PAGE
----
But the association said in a statement that the FDA's three-year compliance period "minimizes unnecessary disruptions to commerce."

Charles DeBaufre Jr., who owns the bakery in Baltimore that makes the Berger cookie, did not respond to a request for comment Tuesday. In 2013, he panned the idea of switching to an alternative to the shortening used in the iconic cookies, saying that if the ban went through, "I'd have to lock the door."

Bill Buppert, the owner of the Baltimore company that makes Mary Sue candies, called the ban "a long time coming," saying his company has been slowly removing trans fats from the candies in anticipation of the ban.

Buppert said only one ingredient used in some candies, a colored chocolate, now contains trans fat. Partially hydrogenated oils help with shelf life and stability, but he said fully hydrogenated oil, which does not contain trans fat, is a good alternative.

"It's a little more expensive but will help us achieve the same results," he said. "It's not a major headache for us."

Buppert said he supported the ban on trans fats, saying the evidence pointing to its harm was clear.

"What's ironic ... is they were created 30, 40 years ago because they were supposed to be better for you, and now you find out they're not," he said of trans fats. "We try and stick to the basics that they were using 50 years ago before trans fats were around."

Trans fats are widely considered the worst kind of fats for your heart, even worse than saturated fats, which also can contribute to heart disease. Over the years, they have been used in foods that need solid fat for texture, or in those that need a longer shelf life or flavor enhancement. They also have been used by restaurants for frying.

Consumers aren't likely to notice much of a difference in their favorite foods.

"This allows us to get back to the wholesome basic foods that we know are good for us," said Kathleen Parkman, a registered dietitian in the bariatric surgery program at the University of Maryland Medical Center.

She said the ban takes out the guesswork for consumers who may find food labels complicated and have a hard time choosing healthy foods on their own.

"The hardest thing is when you go to a restaurant and you think you're making a good choice, but you don't know what actual ingredients they are using," Parkman said.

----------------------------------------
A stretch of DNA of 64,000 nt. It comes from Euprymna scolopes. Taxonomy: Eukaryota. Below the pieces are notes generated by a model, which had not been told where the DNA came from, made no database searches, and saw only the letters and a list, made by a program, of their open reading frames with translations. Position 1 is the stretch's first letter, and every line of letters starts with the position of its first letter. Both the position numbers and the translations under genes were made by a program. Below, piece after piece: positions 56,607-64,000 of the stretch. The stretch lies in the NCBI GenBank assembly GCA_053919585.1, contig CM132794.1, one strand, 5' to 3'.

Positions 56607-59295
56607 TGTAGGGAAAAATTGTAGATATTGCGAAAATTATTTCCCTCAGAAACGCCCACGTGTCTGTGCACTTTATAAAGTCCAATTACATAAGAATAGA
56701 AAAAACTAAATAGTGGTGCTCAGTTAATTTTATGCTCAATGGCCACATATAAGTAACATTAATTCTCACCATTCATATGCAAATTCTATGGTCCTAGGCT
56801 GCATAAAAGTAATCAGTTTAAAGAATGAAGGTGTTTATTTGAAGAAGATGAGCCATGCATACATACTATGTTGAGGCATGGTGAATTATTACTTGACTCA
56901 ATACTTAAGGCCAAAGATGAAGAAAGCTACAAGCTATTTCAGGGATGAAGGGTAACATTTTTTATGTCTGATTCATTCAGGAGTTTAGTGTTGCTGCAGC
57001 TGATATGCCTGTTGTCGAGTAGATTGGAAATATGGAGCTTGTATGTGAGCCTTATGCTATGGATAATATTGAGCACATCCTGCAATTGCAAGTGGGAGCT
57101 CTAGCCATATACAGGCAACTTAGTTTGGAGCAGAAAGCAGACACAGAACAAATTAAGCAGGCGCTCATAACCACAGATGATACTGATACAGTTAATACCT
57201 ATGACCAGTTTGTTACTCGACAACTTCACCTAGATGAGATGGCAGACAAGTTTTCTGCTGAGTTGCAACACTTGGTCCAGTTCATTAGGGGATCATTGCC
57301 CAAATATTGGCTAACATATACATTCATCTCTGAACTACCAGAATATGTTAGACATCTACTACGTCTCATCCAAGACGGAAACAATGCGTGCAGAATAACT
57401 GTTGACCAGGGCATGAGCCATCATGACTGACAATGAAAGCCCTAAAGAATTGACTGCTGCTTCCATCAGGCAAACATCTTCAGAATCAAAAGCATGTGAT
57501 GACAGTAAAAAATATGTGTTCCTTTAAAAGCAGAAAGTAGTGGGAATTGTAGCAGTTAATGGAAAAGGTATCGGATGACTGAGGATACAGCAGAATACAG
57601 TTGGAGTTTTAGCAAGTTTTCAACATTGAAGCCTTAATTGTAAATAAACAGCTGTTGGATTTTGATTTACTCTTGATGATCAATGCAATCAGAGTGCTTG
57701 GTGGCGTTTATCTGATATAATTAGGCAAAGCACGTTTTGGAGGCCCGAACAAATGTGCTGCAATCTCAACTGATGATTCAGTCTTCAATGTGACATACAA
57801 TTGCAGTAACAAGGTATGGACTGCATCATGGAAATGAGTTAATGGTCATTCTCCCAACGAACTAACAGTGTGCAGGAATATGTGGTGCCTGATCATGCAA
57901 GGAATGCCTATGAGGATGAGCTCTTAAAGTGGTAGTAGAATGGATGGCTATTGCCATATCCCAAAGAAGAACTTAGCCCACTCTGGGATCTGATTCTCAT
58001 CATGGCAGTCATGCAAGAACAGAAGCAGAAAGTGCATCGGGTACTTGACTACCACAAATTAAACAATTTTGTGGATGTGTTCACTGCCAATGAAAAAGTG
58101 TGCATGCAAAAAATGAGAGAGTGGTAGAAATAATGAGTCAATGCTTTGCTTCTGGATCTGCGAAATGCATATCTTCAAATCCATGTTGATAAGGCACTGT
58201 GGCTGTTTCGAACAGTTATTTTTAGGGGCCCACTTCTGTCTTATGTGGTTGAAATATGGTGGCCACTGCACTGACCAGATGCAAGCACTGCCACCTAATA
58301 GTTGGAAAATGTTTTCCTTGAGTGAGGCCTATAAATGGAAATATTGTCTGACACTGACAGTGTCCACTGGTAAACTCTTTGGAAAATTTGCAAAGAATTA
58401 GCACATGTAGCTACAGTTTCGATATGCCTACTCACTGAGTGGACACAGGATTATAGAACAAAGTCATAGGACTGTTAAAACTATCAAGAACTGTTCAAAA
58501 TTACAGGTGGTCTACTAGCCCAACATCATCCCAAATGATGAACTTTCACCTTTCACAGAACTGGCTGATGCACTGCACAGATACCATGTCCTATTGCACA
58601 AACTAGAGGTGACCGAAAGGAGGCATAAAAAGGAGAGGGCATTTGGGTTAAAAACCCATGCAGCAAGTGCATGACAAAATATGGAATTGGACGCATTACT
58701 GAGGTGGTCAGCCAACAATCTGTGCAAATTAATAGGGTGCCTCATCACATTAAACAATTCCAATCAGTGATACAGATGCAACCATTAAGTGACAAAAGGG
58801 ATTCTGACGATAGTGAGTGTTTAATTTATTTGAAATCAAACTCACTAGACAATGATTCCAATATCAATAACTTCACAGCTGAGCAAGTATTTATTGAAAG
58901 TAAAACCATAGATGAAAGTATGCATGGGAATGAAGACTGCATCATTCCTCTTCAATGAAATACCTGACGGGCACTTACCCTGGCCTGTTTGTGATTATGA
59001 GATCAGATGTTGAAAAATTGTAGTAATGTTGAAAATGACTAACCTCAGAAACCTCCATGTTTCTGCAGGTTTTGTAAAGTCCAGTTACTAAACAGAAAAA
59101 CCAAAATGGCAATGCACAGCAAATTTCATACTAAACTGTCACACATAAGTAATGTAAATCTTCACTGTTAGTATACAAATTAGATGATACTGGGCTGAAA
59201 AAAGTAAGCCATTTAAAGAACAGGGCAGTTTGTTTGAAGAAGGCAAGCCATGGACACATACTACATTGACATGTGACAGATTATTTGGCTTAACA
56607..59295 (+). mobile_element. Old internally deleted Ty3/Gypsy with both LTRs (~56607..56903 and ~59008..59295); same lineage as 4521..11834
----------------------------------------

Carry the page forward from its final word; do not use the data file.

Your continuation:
The industry's reduction in trans fats was helped along by the FDA's decision to force labeling of trans fats on food packages in 2006. But foods that list trans fat content as zero still can have trace amounts, since companies are allowed to round less than half of a gram of trans fat to zero on the package label.

Susan Mayne, director of the FDA's Center for Food Safety and Applied Nutrition, said those hidden amounts can "add up to a considerable intake of trans fats if you look at the overall diet."

For now, the agency is recommending that consumers take a look at ingredient lists on packaged foods to make sure they don't contain partially hydrogenated oils. Once the three-year compliance period is up, none of those ingredients would be allowed unless the FDA specifically approves them.

The advocacy group Center for Science in the Public Interest first petitioned the FDA to ban trans fats 11 years ago. The group's director, Michael Jacobson, said the decision to phase them out "is probably the single most important thing the FDA has ever done for the healthfulness of the food supply."

The FDA has not targeted small amounts of trans fats that occur naturally in some meat and dairy products, because they would be too difficult to remove and aren't considered a major public health threat by themselves.

The Associated Press contributed to this article.

amcdaniels@baltsun.com

cwells@baltsun.com